by Lance D Reedy
The Part D Prescription (PDP) plans and Medicare Advantage plan were authorized by the 2003 Medicare Modernization Act passed by Congress in 2003 during the George Bush II administration.
2024 will mark the eighteenth year that I have been involved with the afore-mentioned plans. I have seen some reoccurring themes of what the PDP companies do to maintain their profitability, and that is the theme of this article.
The Original Structure of a PDP
Before discussing some of tricks of the trade that the PDP companies use to boost revenue, let’s look at the original plan design.
Phase 1: The member had to meet a $250 deductible.
Phase 2: The member paid 25% of the retail cost of the prescriptions up to the coverage gap limit.
Phase 3: The member was responsible for 100% of the costs when in the coverage gap (aka the donut hole).
Phase 4: This is the catastrophic phase where the member in general paid 5% for the cost of his/her meds. Note: In 2024 this is now zero percent.
Here are some takeaways:
The 25% co-insurance that I referenced in my companion article for the fictious Acme Value Prescription (AVP) plan is nothing new. However, most plans have gone to a flat copay system for several years. As several new expensive drugs have hit the market, the PDP companies are resurrecting the 25% coinsurance schedule.
Medicare has allowed the PDP companies to create alternative plans to the original design. This could consist of flat copays instead of the 25% coinsurance, no deductible plans, or reduced deductible plans. For several years we have seen plans where tiers 1 and 2 drugs were excluded from the deductible.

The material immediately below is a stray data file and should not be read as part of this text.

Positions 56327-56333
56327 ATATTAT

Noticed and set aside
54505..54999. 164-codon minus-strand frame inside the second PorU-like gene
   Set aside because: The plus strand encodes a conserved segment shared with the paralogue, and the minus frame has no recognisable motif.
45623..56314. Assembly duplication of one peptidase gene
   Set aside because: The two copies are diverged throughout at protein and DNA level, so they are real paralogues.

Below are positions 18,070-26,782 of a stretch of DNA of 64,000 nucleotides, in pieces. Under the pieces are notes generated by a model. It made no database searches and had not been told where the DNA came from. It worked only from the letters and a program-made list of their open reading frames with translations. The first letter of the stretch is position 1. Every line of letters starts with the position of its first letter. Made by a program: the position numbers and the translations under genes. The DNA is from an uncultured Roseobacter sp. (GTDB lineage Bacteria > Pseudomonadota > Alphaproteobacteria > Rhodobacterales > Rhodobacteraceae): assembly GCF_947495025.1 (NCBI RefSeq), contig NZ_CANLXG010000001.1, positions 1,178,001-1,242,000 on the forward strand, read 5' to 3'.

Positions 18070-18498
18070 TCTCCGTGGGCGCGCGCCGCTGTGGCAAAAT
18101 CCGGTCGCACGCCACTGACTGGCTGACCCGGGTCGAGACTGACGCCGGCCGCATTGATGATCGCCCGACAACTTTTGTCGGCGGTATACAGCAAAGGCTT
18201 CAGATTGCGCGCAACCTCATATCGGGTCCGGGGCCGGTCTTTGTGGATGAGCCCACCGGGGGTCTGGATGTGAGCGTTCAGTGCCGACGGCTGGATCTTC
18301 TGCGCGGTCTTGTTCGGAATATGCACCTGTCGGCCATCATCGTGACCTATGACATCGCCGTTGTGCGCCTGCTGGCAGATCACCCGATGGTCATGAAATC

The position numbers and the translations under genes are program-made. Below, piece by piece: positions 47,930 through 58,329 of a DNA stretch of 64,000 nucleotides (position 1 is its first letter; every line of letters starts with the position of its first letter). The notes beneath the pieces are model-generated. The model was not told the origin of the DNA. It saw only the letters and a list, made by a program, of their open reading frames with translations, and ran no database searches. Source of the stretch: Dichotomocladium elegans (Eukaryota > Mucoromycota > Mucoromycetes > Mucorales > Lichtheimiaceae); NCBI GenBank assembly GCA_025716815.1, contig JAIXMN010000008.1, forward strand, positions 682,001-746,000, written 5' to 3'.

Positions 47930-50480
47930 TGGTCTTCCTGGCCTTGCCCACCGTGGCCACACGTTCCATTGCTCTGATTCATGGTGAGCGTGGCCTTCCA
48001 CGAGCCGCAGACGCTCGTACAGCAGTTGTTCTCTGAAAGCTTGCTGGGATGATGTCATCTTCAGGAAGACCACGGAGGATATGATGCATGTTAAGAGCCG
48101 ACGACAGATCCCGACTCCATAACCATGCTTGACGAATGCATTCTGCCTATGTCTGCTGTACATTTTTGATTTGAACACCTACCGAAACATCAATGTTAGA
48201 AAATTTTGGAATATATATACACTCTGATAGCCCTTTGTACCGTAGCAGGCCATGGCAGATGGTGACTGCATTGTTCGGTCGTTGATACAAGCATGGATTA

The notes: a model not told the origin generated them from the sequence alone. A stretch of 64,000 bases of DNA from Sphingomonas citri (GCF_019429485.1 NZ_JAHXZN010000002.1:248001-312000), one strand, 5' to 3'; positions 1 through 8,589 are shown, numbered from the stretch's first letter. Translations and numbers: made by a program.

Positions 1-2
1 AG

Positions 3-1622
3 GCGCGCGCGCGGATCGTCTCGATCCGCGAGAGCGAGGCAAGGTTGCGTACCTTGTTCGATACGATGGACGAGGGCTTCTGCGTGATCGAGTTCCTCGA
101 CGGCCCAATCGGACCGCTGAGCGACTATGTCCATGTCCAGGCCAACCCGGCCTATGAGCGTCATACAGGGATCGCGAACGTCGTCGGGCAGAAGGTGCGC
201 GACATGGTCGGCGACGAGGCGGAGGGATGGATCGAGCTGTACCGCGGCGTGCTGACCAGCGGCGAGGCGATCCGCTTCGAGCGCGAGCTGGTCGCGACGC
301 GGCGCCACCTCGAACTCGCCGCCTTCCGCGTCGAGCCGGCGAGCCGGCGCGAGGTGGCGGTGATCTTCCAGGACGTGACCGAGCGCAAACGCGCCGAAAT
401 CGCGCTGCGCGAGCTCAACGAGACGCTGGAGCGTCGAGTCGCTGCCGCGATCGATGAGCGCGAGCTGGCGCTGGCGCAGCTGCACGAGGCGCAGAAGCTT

As many formerly expensive brand names have gone generic, we have seen some plans offering $0.00 or $1.00 copays for many of these low-cost generics. The following are a few examples of expensive brands that have gone generic. The brand name is followed by its generic equivalent.
Toprol– Metoprolol succinate
and dozens more.
Expensive New Brand Name Drugs
What has changed the dynamic regarding the PDPs are the new generation of brand name drugs. Before going generic, many of these older brands listed above used to have a retail cost ranging from $100 to $200 per month. We used to think that these were expensive drugs.
Now we’re seeing brands with a retail cost of $500 to over $1,000 per month. Some popular examples are Eliquis, Xarelto, Mounjaro, Trelegy, and Ozempic.
The writing is on the wall. Many of the low premium PDPs will be phasing out covering these drugs with a fixed $40 to $47 tier 3 copay. Another popular plan made this change a year ago. Where we’ll likely see a continuance of the tier 3 and 4 fixed copays is with the high dollar PDPs. These premiums typically start at $70 per month and go up from there.